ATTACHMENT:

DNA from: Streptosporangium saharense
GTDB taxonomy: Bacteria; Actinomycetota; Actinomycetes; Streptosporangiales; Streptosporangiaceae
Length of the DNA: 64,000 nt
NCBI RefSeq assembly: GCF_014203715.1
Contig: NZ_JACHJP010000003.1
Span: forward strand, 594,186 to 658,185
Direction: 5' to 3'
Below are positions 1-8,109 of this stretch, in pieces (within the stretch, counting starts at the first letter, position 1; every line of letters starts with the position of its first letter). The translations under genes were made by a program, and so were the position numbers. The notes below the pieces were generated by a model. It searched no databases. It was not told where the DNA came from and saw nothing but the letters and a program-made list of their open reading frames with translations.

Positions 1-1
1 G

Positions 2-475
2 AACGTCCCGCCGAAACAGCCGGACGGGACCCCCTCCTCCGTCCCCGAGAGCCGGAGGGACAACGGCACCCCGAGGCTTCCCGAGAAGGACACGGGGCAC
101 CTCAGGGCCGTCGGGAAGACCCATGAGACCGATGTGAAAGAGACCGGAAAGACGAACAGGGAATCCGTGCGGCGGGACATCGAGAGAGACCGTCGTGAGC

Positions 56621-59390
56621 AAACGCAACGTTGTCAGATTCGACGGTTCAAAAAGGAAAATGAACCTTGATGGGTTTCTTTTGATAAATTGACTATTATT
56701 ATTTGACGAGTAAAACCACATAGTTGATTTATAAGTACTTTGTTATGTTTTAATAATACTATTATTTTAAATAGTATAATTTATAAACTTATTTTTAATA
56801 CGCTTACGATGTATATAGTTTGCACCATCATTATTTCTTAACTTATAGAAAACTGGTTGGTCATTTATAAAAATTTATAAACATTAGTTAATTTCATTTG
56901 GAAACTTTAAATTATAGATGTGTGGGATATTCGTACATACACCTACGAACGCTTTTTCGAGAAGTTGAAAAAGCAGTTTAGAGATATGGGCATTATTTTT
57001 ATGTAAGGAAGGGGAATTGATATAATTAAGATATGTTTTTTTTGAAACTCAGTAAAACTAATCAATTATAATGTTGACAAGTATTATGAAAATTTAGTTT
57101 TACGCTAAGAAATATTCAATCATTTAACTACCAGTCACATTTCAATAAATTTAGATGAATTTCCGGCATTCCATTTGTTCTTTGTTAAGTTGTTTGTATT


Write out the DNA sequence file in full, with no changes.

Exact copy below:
DNA from: Streptosporangium saharense
GTDB taxonomy: Bacteria; Actinomycetota; Actinomycetes; Streptosporangiales; Streptosporangiaceae
Length of the DNA: 64,000 nt
NCBI RefSeq assembly: GCF_014203715.1
Contig: NZ_JACHJP010000003.1
Span: forward strand, 594,186 to 658,185
Direction: 5' to 3'
Below are positions 1-8,109 of this stretch, in pieces (within the stretch, counting starts at the first letter, position 1; every line of letters starts with the position of its first letter). The translations under genes were made by a program, and so were the position numbers. The notes below the pieces were generated by a model. It searched no databases. It was not told where the DNA came from and saw nothing but the letters and a program-made list of their open reading frames with translations.

Positions 1-1
1 G

Positions 2-475
2 AACGTCCCGCCGAAACAGCCGGACGGGACCCCCTCCTCCGTCCCCGAGAGCCGGAGGGACAACGGCACCCCGAGGCTTCCCGAGAAGGACACGGGGCAC
101 CTCAGGGCCGTCGGGAAGACCCATGAGACCGATGTGAAAGAGACCGGAAAGACGAACAGGGAATCCGTGCGGCGGGACATCGAGAGAGACCGTCGTGAGC

Positions 56621-59390
56621 AAACGCAACGTTGTCAGATTCGACGGTTCAAAAAGGAAAATGAACCTTGATGGGTTTCTTTTGATAAATTGACTATTATT
56701 ATTTGACGAGTAAAACCACATAGTTGATTTATAAGTACTTTGTTATGTTTTAATAATACTATTATTTTAAATAGTATAATTTATAAACTTATTTTTAATA
56801 CGCTTACGATGTATATAGTTTGCACCATCATTATTTCTTAACTTATAGAAAACTGGTTGGTCATTTATAAAAATTTATAAACATTAGTTAATTTCATTTG
56901 GAAACTTTAAATTATAGATGTGTGGGATATTCGTACATACACCTACGAACGCTTTTTCGAGAAGTTGAAAAAGCAGTTTAGAGATATGGGCATTATTTTT
57001 ATGTAAGGAAGGGGAATTGATATAATTAAGATATGTTTTTTTTGAAACTCAGTAAAACTAATCAATTATAATGTTGACAAGTATTATGAAAATTTAGTTT
57101 TACGCTAAGAAATATTCAATCATTTAACTACCAGTCACATTTCAATAAATTTAGATGAATTTCCGGCATTCCATTTGTTCTTTGTTAAGTTGTTTGTATT